Tom Henehan (March 16, 1951-October 16, 1977) was a member of the political committee of the Workers League, the forerunner of the Socialist Equality Party of the United States. On the evening of October 15, 1977, Tom was supervising an activity sponsored by the Young Socialists, the party’s youth movement, in Brooklyn, New York. Two men, later identified as Edwin Sequinot and Angel Rodriguez, started a disturbance by attacking another Workers League member, Jacques Vielot. As Tom rushed to Vielot’s aid, he was shot five times by a third assailant lying in wait, a professional gunman named Angelo Torres. Sequinot then pulled out a gun and shot Vielot, severely wounding him. The injured Vielot rushed Tom to Wyckoff Heights Hospital. Tom died approximately an hour after arriving at the hospital, in the early morning hours of October 16. He was 26 years old.
The murder of Tom Henehan was a political attack aimed at intimidating the Workers League and blocking its efforts to build a socialist leadership in the American working class. The Workers League was at that time involved in an historic investigation of the circumstances surrounding the 1940 assassination of Leon Trotsky, the founder of the Fourth International. This investigation, whose findings were published under the title Security and the Fourth International, exposed the decades-long efforts of the police agencies of imperialism and Stalinism to penetrate and sabotage the world Trotskyist movement. Among other things, the investigation revealed the insidious links between Joseph Hansen—who later became a leader of the American Socialist Workers Party—and the Federal Bureau of Investigation. In June 1977, Hansen and the SWP published a statement that warned of “deadly consequences” if the investigation continued. Shortly afterwards, Tom Henehan lay dead in a Brooklyn hospital.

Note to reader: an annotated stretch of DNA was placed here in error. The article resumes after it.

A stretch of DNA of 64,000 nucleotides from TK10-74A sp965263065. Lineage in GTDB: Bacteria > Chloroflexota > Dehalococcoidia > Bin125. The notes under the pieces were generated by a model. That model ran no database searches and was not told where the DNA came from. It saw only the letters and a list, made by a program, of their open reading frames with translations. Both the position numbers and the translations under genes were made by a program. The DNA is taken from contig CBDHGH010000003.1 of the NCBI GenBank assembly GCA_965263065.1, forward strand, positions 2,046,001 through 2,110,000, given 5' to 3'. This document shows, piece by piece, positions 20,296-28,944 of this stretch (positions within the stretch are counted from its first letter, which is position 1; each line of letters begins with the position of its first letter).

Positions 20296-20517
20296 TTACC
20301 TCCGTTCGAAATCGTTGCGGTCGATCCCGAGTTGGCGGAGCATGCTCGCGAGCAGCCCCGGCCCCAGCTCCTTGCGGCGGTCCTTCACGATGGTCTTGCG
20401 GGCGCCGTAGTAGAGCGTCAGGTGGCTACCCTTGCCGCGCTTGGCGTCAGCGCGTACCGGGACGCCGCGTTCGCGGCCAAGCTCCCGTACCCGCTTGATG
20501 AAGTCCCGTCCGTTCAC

Soon after Tom’s death, the Workers League and the Young Socialists launched a campaign to demand the arrest and conviction of his killers. The campaign won widespread support from workers and youth throughout the country. Under growing pressure from the Workers League’s campaign, the police finally arrested Angelo Torres on a bus in Brooklyn on October 15, 1980. Several months later, in December 1980, after long denying that a second gunman was involved, the police arrested Edwin Sequinot. Both Torres and Sequinot were indicted for murder and attempted murder.